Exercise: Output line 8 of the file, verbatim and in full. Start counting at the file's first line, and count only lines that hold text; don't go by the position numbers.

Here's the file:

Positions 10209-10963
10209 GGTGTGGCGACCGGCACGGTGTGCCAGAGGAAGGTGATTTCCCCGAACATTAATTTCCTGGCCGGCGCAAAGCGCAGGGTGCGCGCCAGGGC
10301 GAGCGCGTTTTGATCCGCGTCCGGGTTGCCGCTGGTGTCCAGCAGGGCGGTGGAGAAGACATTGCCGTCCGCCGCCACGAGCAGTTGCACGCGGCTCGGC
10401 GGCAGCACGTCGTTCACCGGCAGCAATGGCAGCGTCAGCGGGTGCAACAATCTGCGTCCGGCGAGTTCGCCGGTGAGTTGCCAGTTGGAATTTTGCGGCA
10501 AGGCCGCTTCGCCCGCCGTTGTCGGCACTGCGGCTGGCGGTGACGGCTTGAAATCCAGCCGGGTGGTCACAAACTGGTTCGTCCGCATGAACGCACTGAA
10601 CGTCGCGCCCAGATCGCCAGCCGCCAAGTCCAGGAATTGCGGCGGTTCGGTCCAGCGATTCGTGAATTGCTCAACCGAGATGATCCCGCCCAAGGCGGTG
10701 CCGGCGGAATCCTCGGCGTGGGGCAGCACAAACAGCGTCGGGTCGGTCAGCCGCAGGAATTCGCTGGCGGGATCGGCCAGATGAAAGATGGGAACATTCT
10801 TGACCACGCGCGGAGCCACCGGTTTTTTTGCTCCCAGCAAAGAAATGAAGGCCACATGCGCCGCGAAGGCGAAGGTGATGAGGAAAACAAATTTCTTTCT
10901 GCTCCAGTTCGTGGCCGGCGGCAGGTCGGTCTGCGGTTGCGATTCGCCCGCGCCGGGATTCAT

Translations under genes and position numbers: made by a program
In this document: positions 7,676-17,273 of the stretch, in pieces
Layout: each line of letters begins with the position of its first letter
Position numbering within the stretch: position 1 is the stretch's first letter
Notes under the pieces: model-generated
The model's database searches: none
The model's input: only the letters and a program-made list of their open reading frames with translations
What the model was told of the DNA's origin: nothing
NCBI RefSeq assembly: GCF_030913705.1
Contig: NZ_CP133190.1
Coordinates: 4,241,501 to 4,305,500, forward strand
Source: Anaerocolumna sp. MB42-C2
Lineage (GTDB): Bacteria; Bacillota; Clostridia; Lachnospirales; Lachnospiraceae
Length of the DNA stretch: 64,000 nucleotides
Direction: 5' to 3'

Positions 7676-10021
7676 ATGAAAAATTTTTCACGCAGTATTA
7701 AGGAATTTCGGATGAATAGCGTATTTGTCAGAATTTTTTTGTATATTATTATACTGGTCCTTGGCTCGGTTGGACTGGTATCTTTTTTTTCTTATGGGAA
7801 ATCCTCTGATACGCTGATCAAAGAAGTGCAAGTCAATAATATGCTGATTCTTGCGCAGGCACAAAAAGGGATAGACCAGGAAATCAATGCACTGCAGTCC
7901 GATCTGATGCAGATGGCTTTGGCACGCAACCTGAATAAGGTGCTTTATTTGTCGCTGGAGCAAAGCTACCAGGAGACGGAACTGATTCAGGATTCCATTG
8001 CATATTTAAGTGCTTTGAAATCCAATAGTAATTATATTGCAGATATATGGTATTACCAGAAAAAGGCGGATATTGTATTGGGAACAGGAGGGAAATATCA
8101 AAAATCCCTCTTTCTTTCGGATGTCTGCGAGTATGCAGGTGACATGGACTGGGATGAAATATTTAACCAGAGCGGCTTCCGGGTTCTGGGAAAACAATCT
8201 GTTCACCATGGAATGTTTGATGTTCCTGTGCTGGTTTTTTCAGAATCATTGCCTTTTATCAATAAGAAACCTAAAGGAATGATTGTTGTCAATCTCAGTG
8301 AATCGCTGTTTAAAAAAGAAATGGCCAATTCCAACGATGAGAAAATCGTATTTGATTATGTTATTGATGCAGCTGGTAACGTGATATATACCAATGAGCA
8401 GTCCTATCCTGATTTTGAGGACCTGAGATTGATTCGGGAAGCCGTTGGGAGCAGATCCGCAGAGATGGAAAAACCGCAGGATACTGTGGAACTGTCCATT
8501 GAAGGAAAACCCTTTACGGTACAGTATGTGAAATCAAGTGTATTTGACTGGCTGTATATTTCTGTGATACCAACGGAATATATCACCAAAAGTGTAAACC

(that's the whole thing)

10801 TGACCACGCGCGGAGCCACCGGTTTTTTTGCTCCCAGCAAAGAAATGAAGGCCACATGCGCCGCGAAGGCGAAGGTGATGAGGAAAACAAATTTCTTTCT